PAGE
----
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Tuesday, March 16, 2010

Wiki who? Wiki what?

I find wikis to be the most useful tool to be used in a classroom context that we have covered so far. The more interactivity available in Wikis, as compared to something like a walled garden, appeals to me as a better resource for keeping a class log, but on a more structured level than a blog. Basically, I feel that the use of a wiki is somewhere between a walled garden and a blog. The question remains: what is the best application of a wiki in a classroom setting? I think the concept of using a walled garden as a class hub for students, parents and the teacher can be applied to wikis, with the added bonus that students can edit (and thus have some sense of ownership) of content. There could be a general information page on the class and then specific pages for each learning area. A downside to this would be the possible time limits of the teacher and convincing students and parents to comment or spend time editing pages. A more realistic application of wikis in the classroom would be setting one up for a specific project, tying together a number of learning areas and giving students the chance to post their own comments and link to their own research as they find it. I will write a later post, detailing a worked example of how I see this working.

I'd be happy for suggestions and for comments on what you believe the broader uses of wikis could be? Could wikis be used as a whole-school initiative, i.e. creating a wiki for an entire school?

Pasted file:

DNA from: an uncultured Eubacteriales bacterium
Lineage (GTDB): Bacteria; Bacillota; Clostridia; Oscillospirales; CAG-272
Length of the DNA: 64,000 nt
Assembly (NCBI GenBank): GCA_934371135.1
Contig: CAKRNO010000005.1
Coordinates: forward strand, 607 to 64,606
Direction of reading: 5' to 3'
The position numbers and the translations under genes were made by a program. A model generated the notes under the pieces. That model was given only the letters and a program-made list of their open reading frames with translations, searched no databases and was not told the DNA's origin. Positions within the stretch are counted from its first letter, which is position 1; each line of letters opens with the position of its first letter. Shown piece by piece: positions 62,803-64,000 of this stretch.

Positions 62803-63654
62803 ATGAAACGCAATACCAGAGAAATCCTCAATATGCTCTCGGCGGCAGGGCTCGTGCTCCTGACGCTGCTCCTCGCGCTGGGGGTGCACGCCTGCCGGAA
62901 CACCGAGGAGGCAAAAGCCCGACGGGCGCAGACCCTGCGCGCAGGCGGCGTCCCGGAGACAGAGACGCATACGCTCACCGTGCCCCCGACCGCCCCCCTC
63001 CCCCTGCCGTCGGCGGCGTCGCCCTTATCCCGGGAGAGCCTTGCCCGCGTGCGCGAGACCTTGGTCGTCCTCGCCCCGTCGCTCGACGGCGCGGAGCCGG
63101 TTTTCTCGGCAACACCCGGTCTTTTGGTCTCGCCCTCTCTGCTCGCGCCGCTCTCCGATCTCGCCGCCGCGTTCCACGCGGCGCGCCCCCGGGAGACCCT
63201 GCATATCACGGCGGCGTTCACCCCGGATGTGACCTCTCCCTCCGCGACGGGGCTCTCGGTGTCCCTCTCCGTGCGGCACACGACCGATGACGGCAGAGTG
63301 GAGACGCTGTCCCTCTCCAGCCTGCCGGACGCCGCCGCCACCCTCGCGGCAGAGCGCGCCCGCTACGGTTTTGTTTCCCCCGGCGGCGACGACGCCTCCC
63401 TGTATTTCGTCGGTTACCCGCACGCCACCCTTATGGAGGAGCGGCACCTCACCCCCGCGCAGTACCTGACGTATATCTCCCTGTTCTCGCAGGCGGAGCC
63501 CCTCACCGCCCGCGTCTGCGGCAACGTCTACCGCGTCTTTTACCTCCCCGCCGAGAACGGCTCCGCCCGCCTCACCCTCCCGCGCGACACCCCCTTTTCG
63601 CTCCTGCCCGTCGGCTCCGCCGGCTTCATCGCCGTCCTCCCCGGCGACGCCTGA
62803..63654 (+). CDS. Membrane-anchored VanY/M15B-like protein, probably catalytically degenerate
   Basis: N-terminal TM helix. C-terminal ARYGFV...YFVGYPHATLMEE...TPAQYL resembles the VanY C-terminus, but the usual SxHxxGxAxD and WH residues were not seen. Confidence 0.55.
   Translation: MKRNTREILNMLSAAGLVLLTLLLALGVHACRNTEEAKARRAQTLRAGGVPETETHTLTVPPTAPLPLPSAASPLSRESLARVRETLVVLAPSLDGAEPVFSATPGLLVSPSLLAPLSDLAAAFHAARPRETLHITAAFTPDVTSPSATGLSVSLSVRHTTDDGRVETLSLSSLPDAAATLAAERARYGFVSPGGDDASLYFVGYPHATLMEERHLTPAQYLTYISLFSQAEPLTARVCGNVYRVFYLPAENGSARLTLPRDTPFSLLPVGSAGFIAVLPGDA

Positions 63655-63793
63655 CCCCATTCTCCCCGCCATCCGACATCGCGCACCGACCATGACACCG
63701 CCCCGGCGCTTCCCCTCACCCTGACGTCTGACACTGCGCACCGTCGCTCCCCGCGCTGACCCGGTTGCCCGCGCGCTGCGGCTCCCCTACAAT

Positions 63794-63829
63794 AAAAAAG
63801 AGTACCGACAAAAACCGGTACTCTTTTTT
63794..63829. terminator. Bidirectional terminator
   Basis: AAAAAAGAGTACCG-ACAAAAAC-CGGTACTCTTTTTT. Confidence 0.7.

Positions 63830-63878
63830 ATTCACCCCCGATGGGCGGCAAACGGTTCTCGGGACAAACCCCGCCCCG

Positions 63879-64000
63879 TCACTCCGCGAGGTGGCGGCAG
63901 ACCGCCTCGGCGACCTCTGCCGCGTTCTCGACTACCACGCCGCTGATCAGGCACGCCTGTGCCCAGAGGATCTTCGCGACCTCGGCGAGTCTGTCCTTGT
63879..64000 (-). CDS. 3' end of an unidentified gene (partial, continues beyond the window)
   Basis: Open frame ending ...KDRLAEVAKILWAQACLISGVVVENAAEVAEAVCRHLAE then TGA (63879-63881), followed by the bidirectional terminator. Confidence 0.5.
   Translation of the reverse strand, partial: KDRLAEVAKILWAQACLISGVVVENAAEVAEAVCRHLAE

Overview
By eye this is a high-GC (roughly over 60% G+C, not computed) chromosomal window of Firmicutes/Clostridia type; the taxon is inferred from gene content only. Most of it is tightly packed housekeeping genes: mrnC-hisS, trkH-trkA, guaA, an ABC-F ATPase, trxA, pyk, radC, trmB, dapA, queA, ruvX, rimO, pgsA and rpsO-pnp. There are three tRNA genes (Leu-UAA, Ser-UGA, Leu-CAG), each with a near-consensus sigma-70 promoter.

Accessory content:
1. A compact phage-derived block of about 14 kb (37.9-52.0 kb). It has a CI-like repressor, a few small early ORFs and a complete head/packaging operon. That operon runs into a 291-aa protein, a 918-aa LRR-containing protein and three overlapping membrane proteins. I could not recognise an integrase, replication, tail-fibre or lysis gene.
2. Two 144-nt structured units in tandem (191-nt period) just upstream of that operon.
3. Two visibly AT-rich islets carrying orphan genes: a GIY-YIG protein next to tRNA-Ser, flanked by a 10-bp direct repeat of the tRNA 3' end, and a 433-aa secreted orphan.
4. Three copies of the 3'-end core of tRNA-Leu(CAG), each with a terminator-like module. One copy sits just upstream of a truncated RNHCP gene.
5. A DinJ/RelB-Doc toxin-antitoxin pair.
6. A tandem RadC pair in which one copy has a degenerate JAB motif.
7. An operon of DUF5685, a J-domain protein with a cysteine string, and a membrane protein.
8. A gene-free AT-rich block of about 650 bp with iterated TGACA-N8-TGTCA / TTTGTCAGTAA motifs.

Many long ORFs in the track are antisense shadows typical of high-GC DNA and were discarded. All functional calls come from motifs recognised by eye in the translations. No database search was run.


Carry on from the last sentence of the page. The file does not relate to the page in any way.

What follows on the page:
1. It's really up to the wiki creator to decide to what extent it's a walled garden - you control the privacy settings. You can make it public; or publicly visible but not publicly editable; or only privately visible and editable. You can also allow members to edit some pages and not others. But you're right that a wiki will nearly always give users more of a sense of control and autonomy as long as they're able to edit at least some pages.

    And to answer your last question - I've seen a few school-wide wikis created by teachers on past courses, usually for areas of common interest like student social events or sports.

  2. A sports-oriented Wiki for the whole school definitely appeals to me. As I've seen school sport days and swimming carnivals run, I think teachers would happily take any guidance from parents, students and community members. Sport in school is a tough, but very necessary undertaking and it needs to be done right for students to benefit from it. But that is a whole other issue!